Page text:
WordPress has the most unintuitive user interface I’ve ever encountered. It’s horrible!
Ok, block editor, I guess I can see why you might want that. But the way it’s implemented, seems a lot more hard work than something like trad WYSIWYG.
I’m way out of touch with HTML+CSS, both seem to have become Turing Complete and probably sentient in the last couple of decades. But even with the old stuff, which might have been very frustrating at times, but popping something onto a page just there wasn’t rocket science. I really liked the way Amaya worked, seemed like Sir Tim‘s vision for the environment. You edited your space on the Web just as you’d edit something in a local word processor. HTTP and the relevant formats did the business. Loads of links, shared in the global, collective information space.
Yeah, need Content Management Systems. To handle lots of material in a sane fashion you need some kind of consistent back end. But it feels like systems like WordPress have gone far beyond that, offering a way of doing things that is kinda tangential to the purpose…
Themes, ok, fine idea. I like the way this particular theme renders the list of posts. But trying to change things, like I want to add a simple list of links to be shown all the time. How?
So it’s a big ecosystem. But it does seem a bit divergent from the Web in concept. You have to buy in to this ecosystem – quite literally, judging by the number of adverts I’m now seeing for ‘the best design tool’.
There used to be a very patronising way of talking about computer technologies, like how you’d explain it to your grandmother. Something like WordPress, I can’t even understand it myself, let alone explain to maternal antecedents.
I’m not trying to be a Luddite here, and I acknowledge that I’m very new to this. The code setup of WordPress does seem mostly good (I’ve been able to work on a plugin, despite not knowing PHP for toffee – once I got a few of the idioms, fine). But the learning curve for a person wishing to publish something seems disproportionate to the gains, compared to say nasty Perl scripts of the 1990s.
Make the Difficult Things Easy (the easy things difficult), take five
I really enjoy playing around with music. A fondness for the electronic, but most fun I’ve had in recent years has been thrashing on an electric guitar. But my music room got into a state where it became really depressing to use, every time I went in there, two hours sorting out some stupid soft/hardware problem. Amotivational. So a few months back now, started a refurb. Pull everything out, reboot. Upgraded the computer, new audio interface, wash all the devices of dog & rodent pee, even painted the walls. Still ongoing, but…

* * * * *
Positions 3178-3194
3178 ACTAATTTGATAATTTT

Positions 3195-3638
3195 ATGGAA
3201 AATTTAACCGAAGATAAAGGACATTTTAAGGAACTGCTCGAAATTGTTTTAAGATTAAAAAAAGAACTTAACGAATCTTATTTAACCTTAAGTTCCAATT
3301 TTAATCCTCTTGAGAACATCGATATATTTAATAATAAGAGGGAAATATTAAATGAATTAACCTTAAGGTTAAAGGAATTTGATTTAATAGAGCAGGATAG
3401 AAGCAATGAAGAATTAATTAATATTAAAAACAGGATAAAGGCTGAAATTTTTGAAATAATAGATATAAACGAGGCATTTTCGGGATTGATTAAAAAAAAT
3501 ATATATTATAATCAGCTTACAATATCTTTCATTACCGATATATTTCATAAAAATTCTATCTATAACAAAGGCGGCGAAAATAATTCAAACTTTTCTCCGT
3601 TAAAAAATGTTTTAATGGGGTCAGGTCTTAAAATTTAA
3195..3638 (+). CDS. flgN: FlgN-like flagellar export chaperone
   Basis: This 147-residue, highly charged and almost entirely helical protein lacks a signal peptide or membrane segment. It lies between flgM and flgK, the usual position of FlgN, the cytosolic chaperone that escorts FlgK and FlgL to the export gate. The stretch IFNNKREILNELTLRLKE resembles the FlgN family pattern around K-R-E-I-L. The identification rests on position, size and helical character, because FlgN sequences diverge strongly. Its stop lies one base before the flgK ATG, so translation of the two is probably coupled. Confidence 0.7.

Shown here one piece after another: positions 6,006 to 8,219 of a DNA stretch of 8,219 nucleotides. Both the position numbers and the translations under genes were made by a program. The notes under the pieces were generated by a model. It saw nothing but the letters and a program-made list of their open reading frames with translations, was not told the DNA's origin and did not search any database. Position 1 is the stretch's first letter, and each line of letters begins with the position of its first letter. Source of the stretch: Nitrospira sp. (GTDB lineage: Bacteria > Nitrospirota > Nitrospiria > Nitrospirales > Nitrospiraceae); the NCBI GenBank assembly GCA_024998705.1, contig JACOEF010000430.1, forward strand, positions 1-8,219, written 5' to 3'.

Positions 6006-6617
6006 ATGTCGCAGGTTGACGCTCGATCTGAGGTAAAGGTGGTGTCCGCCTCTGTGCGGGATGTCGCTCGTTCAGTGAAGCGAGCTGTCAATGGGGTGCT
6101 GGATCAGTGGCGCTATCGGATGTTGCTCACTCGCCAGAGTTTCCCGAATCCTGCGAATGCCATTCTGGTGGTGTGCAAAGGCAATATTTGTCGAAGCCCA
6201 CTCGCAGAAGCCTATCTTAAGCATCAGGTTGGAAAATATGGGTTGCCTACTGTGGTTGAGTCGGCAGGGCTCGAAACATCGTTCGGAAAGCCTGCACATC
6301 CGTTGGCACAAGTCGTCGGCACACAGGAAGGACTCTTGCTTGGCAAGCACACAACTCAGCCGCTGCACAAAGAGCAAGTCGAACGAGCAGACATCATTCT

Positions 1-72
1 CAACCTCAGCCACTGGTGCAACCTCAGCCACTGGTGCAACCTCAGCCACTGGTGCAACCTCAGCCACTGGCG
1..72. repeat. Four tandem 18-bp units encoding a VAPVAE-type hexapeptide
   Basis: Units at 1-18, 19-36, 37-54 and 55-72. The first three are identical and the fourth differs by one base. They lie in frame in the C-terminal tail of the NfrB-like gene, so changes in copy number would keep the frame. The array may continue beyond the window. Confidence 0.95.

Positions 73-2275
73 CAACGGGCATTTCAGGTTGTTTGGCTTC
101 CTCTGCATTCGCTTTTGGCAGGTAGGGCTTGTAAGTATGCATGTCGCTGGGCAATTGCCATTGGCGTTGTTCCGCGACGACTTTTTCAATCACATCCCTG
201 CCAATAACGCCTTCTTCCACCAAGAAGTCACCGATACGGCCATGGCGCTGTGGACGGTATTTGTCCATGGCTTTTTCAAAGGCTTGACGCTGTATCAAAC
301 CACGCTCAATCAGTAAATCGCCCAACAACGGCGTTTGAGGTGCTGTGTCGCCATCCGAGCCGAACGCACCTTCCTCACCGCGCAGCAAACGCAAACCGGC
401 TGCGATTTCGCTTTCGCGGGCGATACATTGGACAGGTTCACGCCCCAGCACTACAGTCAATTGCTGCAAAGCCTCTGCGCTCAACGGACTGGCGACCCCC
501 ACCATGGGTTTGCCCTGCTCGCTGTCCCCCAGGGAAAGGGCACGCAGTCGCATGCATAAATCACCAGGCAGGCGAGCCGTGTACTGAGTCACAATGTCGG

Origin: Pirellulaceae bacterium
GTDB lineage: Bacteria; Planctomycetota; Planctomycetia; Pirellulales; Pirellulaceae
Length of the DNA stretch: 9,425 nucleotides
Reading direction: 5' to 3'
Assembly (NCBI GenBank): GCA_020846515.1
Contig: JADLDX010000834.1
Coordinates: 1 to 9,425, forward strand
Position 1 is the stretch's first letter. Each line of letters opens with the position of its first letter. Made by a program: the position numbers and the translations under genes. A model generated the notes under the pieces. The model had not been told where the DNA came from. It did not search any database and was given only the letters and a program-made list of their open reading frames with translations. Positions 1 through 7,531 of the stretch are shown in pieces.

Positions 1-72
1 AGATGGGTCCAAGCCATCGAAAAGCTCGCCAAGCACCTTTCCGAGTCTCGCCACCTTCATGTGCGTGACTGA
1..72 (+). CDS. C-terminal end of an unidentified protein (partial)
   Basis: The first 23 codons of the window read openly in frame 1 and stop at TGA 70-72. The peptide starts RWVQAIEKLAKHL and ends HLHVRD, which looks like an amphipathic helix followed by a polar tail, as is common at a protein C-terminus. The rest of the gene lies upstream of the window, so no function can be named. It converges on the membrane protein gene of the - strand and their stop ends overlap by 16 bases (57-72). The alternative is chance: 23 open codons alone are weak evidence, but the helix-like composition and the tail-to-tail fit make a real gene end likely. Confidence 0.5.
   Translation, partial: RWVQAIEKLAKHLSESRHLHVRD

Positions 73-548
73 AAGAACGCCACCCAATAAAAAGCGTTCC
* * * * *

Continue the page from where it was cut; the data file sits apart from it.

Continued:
Lost that guitar thang.
Stumbled on something the other night that might get me back into it.
Major third tuning. Instead of regular (‘Spanish’) guitar tuning, each string is 4 frets up on the last. Some jazzer I’d never heard of, Ralph Patt, popularised it around the year I was born, 1964. Apparently makes things like weird quasi-atonal jazz improv much easier. Straight (Danny fave) I-IV-V stuff really hard.
Heh, sometimes just thinking about a thing is enough to affect your behaviour as much as doing it. Last time I look at a (online) guitar shop, my desire was one of these monsters.
But is awful, that was so motivated because it looks so good. Images in my head of a fat toilet burger Elvis bred with Link Wray. Sonically, that little hint of an acoustic softness from the body – a real USP?
After reading about thirds tuning – still not tried – started looking for a new instrument. Oooh, this does sound interesting, really ugly to look at –
But wow, 7 strings, fan fretted, much cheaper than the fat toilet burger Elvis thing. Google, evil snooping shite that it is, recommended this – review of that guitar. Yeah, want. Motivation to earn dollars?
I could conclude with something about how some things like WordPress seem to make life difficult for no good reason, whereas we can freely choose difficult things as interesting challenges. So I did.